Our study additionally noted that nonparents' caregivers had considerably more burden of care compared to caregivers who were parents. This is understandable given that parents whose sole responsibility is to look after their children in health and sickness will be less likely to be burdened by the stress of caregiving and how it affects their daily living but will be more preoccupied with the recovery and wellbeing of their offspring compared to nonparents. In the same vein, mothers were noted to face less level of burden than fathers which is also conceivable as mothers being mommies fit naturally into caregiver role than fathers in our environments and most developing climes. Correspondingly, caregivers who were married had lower psychosocial burden compared to unmarried ones. Being married probably provides an opportunity for shared burden of care between parents of a sick child. This may explain a related finding in this study that showed caregivers with someone assisting them in the care of admitted and/or children at home were less likely to face high burden of care compared to those with no assistance. Social support, family function and care-giving experience could mediate the relationship between patient factors and caregiver burden.[17]

Furthermore, we found that caregivers with skilled employment had significantly lower care burden compared to those in the corresponding subcategories. This is probably connected with the financial stress associated with being a caregiver.[1],[2],[3],[4],[5],[6],[7],[8],[9],[10],[11],[12],[13],[14],[15],[16],[17],[18],[19],[20] Adelman and colleagues found that caregiver burden was greater in caregivers who had incurred financial stress.[18] Similar findings were also reported for those who care for stroke survivors.[19] Skilled employment in most environments offers relatively higher financial rewards. This could imply that a caregiver with skilled employment will be better disposed to handle the financial problems associated caregiving hence a comparatively lower level of stress.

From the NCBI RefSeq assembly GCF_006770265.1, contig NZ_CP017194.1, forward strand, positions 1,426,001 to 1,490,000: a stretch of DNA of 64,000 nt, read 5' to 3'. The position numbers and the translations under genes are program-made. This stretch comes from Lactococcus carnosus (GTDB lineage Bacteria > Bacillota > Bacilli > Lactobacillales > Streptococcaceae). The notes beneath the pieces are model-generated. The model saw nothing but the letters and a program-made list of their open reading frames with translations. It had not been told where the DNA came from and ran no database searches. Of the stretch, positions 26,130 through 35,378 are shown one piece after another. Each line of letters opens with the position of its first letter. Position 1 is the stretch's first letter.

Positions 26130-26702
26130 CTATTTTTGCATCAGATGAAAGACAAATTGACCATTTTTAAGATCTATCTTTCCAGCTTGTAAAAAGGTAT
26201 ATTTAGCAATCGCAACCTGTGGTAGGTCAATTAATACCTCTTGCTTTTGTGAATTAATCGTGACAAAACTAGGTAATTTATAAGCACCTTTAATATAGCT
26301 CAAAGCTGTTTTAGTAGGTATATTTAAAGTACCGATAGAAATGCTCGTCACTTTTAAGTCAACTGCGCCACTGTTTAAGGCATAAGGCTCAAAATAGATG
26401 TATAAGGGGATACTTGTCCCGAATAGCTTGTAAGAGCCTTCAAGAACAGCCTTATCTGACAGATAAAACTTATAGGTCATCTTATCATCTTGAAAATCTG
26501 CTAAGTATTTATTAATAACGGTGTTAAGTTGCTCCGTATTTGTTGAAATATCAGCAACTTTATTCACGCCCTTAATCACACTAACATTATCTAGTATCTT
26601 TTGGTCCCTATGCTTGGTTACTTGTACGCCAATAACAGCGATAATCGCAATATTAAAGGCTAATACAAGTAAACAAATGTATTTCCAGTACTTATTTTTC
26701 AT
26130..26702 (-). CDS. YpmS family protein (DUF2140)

Finally, analysis showed that caregivers of functionally independent children had lower burden of care compared to those looking after totally dependent children. This finding is in keeping with earlier studies.[20] In the study by Yu et al.,[17] patients with lower cognitive function with resultant high level of dependence were reported to pose increased burden to caregivers. The reason for this is obvious as caregivers of functionally dependent patients are further burdened with daily routine upkeeps of their sick child. On this premise, we strongly recommend that hospitals should employ designated staff to assist in the care of this category of patients while on admission. Lastly, caregivers with shorter hospital stay had significantly lower stress level compared to those who had stayed 3 or more days in CHER. Earlier studies have also associated longer hours of care-giving with increased caregiver burden.[6],[7],[8] Studies on adults with dementia and stroke survivors also reported that burden was greater in caregivers who spent more time care-giving.[18],[19],[21] A similar study on newborn nursery has shown lesser burden among caregivers of babies admitted for 7 days or less.[22] It stands to reason that the longer the hospital stay, the higher the associated financial and nonfinancial related stress on the caregivers. For this reason, hospitals should aim at shortening the length of hospital stay of patients as much as possible.


One key limitation of this study is the cross sectional design which limited our ability to follow up caregivers throughout their entire stay in the CHER to observe changes in degree of burden with changes in the medical condition of the sick child and economic situation of the families. In addition, because we did not factor in the disease conditions for which the children were admitted to CHER and its severity, we may have missed an important element that could potentially contribute to the burden of care among caregivers. We therefore recommend that the findings of this study be interpreted in the light of these limitations.


We conclude that there is significant psychosocial burden on caregivers taking care of their sick wards in the children emergency. There is therefore need for hospital management and other stakeholders in the health system to incorporate or intensify comprehensive aid programs that would support caregivers both physically, socially, and mentally during the care of their sick children in the emergency room.

Financial support


Conflicts of interest

There are no conflicts of interest.